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Yanis Varoufakis

Yanis Varoufakis

Economics professor, quietly writing obscure academic texts for years, until thrust onto the public scene by Europe's inane handling of an inevitable crisis

Articles by Yanis Varoufakis

A Central Bank Cryptocurrency to Democratize Money

July 28, 2021

Since 2008 – and more so during the pandemic – central bank money has been showered, via private bankers, on the ultra-rich, while everyone else suffers stagnation and austerity. The time for change is now, and the way to do it is by creating central-bank cryptocurrency.

ATHENS – The history of money has been the history of the struggles to control the payment system and the money tree. Today, with control over both resting in the hands of bankers, central banks’ efforts to boost business end up amplifying inequality while failing to address either economic stagnation or the looming climate disaster. The time for ending this scandalous cartel is now; the way to do it is by creating a central-bank cryptocurrency.

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Techno-Feudalism Is Taking Over

June 28, 2021

The claim that capitalism is being toppled by a new economic mode comes on the heels of many premature forecasts of capitalism’s demise, especially from the left. But this time it may well be true, and the signs that it is have been visible for a while.

ATHENS – This is how capitalism ends: not with a revolutionary bang, but with an evolutionary whimper. Just as it displaced feudalism gradually, surreptitiously, until one day the bulk of human relations were market-based and feudalism was swept away, so capitalism today is being toppled by a new economic mode: techno-feudalism.
The Death of Free Speech in Hong Kong

Bertha Wang/AFP via Getty Images

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Austerity’s Hidden Purpose

May 17, 2021

Even if everyone agreed that printing another trillion dollars to finance a basic income for the poor would boost neither inflation nor interest rates, the rich and powerful would still oppose it. After all, their most important interest is not to conserve economic potential, but to preserve the power of the few to compel the many.

ATHENS – Back in the 1830s, Thomas Peel decided to migrate from England to Swan River in Western Australia. A man of means, Peel took along, besides his family, “300 persons of the working class, men, women, and children,” as well as “means of subsistence and production to the amount of £50,000.” But soon after arrival, Peel’s plans were in ruins.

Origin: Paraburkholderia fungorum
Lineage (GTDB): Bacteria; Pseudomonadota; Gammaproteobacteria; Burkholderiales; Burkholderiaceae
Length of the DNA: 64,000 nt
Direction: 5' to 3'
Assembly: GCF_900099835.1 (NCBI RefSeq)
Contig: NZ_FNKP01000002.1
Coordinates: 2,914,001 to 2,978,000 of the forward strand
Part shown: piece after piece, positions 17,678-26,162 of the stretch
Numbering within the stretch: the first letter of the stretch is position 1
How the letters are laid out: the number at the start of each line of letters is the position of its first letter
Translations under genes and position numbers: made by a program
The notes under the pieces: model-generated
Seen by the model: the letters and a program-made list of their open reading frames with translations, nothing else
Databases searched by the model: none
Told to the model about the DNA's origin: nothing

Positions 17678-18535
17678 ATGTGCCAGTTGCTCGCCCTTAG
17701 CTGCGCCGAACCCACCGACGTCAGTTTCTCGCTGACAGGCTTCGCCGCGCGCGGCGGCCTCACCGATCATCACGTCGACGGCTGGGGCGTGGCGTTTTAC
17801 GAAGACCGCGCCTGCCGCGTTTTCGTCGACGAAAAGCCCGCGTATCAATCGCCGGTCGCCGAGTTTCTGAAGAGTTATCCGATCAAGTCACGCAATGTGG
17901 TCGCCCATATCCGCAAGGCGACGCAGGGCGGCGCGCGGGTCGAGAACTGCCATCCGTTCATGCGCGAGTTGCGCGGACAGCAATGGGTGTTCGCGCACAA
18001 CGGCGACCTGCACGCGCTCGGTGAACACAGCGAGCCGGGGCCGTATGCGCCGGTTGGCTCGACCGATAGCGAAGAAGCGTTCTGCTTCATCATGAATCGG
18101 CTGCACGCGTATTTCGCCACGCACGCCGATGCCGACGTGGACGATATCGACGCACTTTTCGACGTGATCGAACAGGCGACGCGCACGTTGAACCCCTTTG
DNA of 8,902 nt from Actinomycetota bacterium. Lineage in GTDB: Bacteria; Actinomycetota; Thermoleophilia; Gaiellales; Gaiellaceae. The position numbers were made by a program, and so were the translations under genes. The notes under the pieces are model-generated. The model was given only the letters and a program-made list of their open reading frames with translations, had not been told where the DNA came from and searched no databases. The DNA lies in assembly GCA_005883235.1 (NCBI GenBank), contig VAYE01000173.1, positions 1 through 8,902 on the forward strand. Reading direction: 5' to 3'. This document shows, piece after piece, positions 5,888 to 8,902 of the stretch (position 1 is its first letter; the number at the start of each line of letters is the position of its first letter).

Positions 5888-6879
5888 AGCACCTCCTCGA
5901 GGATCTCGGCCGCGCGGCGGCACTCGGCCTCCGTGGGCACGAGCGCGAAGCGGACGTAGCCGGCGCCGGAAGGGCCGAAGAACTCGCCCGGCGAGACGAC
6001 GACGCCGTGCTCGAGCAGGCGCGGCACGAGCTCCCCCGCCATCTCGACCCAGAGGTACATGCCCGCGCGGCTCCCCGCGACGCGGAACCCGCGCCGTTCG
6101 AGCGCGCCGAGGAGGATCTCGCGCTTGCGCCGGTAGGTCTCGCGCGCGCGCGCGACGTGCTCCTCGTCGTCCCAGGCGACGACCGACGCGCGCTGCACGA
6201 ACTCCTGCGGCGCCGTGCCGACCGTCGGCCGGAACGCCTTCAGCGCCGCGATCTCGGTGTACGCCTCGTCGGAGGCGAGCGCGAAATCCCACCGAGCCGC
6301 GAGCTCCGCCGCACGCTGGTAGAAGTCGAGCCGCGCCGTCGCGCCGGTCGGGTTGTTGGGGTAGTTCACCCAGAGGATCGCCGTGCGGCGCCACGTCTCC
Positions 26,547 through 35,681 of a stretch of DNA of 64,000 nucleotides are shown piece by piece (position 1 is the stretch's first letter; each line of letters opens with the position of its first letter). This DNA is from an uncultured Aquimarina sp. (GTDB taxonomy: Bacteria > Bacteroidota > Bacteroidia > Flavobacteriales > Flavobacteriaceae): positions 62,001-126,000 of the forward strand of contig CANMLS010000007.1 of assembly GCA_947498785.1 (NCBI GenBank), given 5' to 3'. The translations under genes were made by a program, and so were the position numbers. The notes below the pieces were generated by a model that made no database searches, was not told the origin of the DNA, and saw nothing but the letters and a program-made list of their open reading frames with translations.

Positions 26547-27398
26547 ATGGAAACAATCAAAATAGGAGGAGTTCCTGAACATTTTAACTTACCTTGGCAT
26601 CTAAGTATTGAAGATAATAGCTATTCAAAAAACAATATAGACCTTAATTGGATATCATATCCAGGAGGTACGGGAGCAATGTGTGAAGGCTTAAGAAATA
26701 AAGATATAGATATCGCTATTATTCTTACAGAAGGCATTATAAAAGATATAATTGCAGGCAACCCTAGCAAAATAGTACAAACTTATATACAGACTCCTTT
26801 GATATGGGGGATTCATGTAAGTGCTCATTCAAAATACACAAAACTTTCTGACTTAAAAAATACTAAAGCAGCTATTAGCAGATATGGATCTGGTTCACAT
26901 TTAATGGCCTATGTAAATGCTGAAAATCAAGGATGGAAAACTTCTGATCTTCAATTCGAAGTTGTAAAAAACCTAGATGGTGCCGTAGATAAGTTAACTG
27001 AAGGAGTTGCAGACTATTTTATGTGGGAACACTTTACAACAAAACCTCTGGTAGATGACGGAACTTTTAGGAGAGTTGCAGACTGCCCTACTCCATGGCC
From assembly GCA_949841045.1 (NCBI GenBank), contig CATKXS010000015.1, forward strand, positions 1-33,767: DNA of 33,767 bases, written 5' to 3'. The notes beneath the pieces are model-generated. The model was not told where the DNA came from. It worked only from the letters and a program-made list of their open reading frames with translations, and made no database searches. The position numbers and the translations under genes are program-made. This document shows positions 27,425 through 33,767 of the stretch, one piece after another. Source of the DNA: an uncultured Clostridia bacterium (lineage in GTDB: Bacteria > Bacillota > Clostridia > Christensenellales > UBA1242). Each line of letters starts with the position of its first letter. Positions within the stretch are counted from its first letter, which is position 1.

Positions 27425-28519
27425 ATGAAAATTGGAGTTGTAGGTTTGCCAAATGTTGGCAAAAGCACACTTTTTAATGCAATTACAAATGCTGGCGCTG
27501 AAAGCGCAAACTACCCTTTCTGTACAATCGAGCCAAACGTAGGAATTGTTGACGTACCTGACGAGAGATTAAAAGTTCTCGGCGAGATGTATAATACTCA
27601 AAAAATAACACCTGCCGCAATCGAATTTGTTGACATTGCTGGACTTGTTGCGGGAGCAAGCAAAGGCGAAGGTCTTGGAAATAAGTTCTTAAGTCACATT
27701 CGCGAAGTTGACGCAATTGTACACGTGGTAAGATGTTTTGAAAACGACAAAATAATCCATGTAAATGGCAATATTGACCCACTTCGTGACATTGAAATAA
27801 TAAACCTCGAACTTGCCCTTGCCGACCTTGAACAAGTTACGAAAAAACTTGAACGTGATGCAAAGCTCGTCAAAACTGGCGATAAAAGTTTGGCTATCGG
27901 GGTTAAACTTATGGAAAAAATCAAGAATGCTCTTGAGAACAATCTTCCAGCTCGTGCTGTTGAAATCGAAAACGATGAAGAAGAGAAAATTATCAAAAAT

The End of Israel’s Illusion

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Football Takes Capitalism Out of Bounds

April 26, 2021

Last week, Europeans showed the red card to the moguls – and their financiers – who tried to form a Super League of the continent’s top 15 football clubs. Now that Europeans discovered their moral Rubicon, the time may have come for a broader rethink of who owns what.

ATHENS – Europe has discovered its moral Rubicon, the frontier beyond which commodification becomes intolerable. The line in the sand that Europeans refuse to cross, come what may, has just been drawn.

Build Back the State


Is Stagflation Coming?

Z. Wei/Getty Images

The Geography of

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The Goldilocks Stimulus Myth

March 2, 2021

Both supporters and critics of US President Joe Biden’s $1.9 trillion stimulus plan assume that there is a dollar amount that is just right. In fact, no such figure exists: every possible stimulus size is simultaneously too little and too big.

ATHENS – US President Joe Biden, facing the great challenge of stimulating his country’s economy for the post-pandemic era, and haunted by then-President Barack Obama’s tepid stimulus in the face of the Great Recession a decade ago, has decided to err on the side of overshooting. He wants to “go big” with a $1.9 trillion spending plan.

A Realist Reset for US-Saudi Relations

Brendan Smialowski/AFP via Getty Images

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Truth After Trump

January 26, 2021

Donald Trump is more dangerous than a mere liar because he found a way to exploit the economic doppelganger of science. Behind every government policy that affects us lurks some economic hypothesis whose authority is bolstered by a peer review process that the naked eye can mistake for the scientific process.

ATHENS – Former US President Donald Trump’s opponents call him a liar. But Trump is far worse than a liar. Many politicians lie to cover up inconvenient truths. But Trump can punctuate long sequences of eye-watering mendacity with verities that no other president would ever admit to, from dismissing the dominant view of globalization as unambiguously beneficial to acknowledging that, yes, he tried to defund the

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The Seven Secrets of 2020

December 28, 2020

This year has resembled a rapidly receding tide, forcing us to confront submerged truths. One lesson we learned in 2020 is that national governments had been choosing not to exercise their enormous powers so that those whom globalization had enriched could exercise their own.

ATHENS – A house of cards. A set of lies we have unconsciously accepted. That’s what our certainties seem like during profound crises. Such episodes shock us into recognizing how unsafe our assumptions are. That is why this year has resembled a rapidly receding tide, forcing us to confront submerged truths.

The Gift of a COVID Vaccine?

The Big Picture

Joseph Prezioso/AFP via Getty Images

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How to Lose a European Country

November 30, 2020

Soon after the conservative New Democracy government took office in Greece in 2019, it started to become apparent that democracy was not the goal it had in mind. Little more than a year later, the transition to postmodern parliamentary dictatorship is well advanced.